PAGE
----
“People have been so much more flexible, and the community has been coming together to make it happen for people because they know it’s been really hard,” she said. “I’ve seen so many creative solutions to things, and it just makes the things that aren’t important, really not important. That’s been a really beautiful change.”

COVID-19 has shifted the perspective of many wedding vendors, as many are now planning for micro weddings, also known as weddings sized at 50 and under. 

“This last year, my mantra has been, ‘people over party.’ It’s about the people, it’s about the marriage, relationships and that’s so much better than a big party. That’s what it’s about,” she said. “You have to make sure you’re preparing for your marriage as much as you’re preparing for your wedding.”

People are starting to value enjoying the moment more, Petersen said. More couples are choosing to do first looks and reading their vows privately.

“I feel like we did get caught up in all of the fluff of everything, and I really want to strip it back down even from a photography standpoint,” she said. “How do we focus on connection and the things that matter? How do I prepare my couples for that? How do I develop resources for them to plan a day that really feels true to who they are?”

Petersen said she’s had a big mental shift toward focusing on meaningful things and the experience, especially since the pandemic. 

“Photos are so much more than looking pretty; they take you back to the moment,” she said.

Emma Stewart, a bride with a wedding date of March 20, 2020, shifted her entire wedding in the span of three days from more than 150 guests down to 10 of her closest family members as COVID-19 quickly began to make headlines around the United States in mid-March. 

Emma and her husband Elijah were engaged for eight months after dating on and off throughout high school and college. Stewart said that the week of her wedding, she cried on Sunday, Monday and Tuesday as regulations shifted by the day, and sometimes by the hour. Three days before the wedding, Stewart found out she lost her job at a pediatric dental office when it shut down due to COVID-19. 

“Day-by-day, it got worse and worse,” Stewart said.

But, the pair decided to push forward with their original date and to come out on the other side of an extremely difficult season as a married couple. 

“As it kept getting worse and worse, people told us that we could move our wedding date, but it wasn’t really about the wedding at all. I just wanted to be married. I wanted to be married to my best friend. I wanted to move in and start our lives together,” Stewart said. “That was easy because no matter where we have this, if it’s in my mom and dad’s old living room, or if it’s in church, at the end of the day we’re married, and that’s all that matters.”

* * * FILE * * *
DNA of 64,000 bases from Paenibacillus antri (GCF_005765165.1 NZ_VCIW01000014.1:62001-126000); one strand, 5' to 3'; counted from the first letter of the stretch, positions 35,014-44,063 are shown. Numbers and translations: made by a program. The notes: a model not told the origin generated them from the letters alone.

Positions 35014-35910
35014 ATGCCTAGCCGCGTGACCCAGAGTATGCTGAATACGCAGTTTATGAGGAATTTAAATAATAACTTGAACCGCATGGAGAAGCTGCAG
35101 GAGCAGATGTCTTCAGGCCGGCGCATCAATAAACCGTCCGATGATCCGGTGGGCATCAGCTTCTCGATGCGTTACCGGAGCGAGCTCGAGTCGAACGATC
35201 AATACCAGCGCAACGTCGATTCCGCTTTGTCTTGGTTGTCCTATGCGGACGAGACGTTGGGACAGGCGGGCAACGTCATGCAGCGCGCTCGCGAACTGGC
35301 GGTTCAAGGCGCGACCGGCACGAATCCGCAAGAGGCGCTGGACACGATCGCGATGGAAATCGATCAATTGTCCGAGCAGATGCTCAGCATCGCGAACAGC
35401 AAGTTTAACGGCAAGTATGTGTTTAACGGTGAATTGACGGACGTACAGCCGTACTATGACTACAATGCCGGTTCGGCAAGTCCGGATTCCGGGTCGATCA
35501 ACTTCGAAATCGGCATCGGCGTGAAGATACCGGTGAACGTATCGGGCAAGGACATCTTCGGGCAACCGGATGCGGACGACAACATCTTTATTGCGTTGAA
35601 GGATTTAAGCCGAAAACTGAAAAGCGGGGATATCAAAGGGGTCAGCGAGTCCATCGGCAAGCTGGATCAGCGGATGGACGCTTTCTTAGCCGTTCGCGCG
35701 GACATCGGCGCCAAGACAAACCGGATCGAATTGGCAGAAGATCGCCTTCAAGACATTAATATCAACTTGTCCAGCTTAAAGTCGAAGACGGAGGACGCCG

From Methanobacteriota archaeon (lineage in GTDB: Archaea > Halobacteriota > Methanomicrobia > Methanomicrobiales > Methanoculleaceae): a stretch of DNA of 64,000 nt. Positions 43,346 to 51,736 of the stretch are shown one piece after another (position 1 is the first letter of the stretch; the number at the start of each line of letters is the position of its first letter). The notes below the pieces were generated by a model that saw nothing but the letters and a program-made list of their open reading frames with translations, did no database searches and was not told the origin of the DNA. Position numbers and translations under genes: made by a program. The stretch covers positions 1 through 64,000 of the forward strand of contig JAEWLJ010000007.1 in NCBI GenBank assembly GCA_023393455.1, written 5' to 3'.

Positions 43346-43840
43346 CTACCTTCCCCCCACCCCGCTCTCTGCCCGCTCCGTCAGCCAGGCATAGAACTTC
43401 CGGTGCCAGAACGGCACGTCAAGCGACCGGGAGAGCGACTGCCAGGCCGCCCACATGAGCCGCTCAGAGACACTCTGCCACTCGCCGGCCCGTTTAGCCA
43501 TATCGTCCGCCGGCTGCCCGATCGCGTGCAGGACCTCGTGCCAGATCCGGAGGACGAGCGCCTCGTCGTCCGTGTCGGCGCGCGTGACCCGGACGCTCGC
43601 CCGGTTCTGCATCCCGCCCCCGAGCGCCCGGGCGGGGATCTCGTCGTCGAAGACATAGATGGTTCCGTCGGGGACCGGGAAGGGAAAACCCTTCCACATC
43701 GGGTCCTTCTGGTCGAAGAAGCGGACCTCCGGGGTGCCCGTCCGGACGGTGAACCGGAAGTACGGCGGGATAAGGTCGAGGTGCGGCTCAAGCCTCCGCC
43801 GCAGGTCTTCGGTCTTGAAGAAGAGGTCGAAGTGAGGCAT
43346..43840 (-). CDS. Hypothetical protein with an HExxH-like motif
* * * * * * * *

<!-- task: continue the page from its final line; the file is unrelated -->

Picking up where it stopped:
The couple originally planned to tie the knot at First Street Bible Church near downtown Lincoln but moved their ceremony to a family friend’s home after the venue’s regulations could no longer allow for a wedding due to concerns with COVID-19. For a reception, the couple and their ten guests gathered in a conference room at the Venue Restaurant for dinner and dancing. 

“It was short and sweet but so fun,” Stewart said. “I was sad and deserved the right to cry because I lost my eight months of planning, but if you’re still mourning the loss of that on your wedding day, then all you really cared about was the wedding itself and not the person you’re marrying.”

While the day wasn’t what the Stewarts envisioned, the day turned out to be intimate, memorable and something much more unique than what they originally planned. Stewart said one of the best parts of the day was the drive-by celebration family and friends surprised the couple with after the ceremony, throwing streamers and honking as the Stewarts exited their ceremony. 

“We were both just bawling,” she said. 

“Now my sister wants a small wedding like that. It was so special and meaningful,” Stewart said. “I think the meaning is different when you don’t spend millions or thousands of dollars on it.”

The couple initially planned to do a vow renewal on their one-year anniversary in March 2021, but they later decided against it as they reflected on how special and unique their wedding day was and didn’t feel the need to re-do anything. 

“I think people will see some of these photos and the stories behind them, and they’ll be able to see how sweet and intimate it was,” Stewart said. 

Senior at UNL studying journalism, political science, and human rights.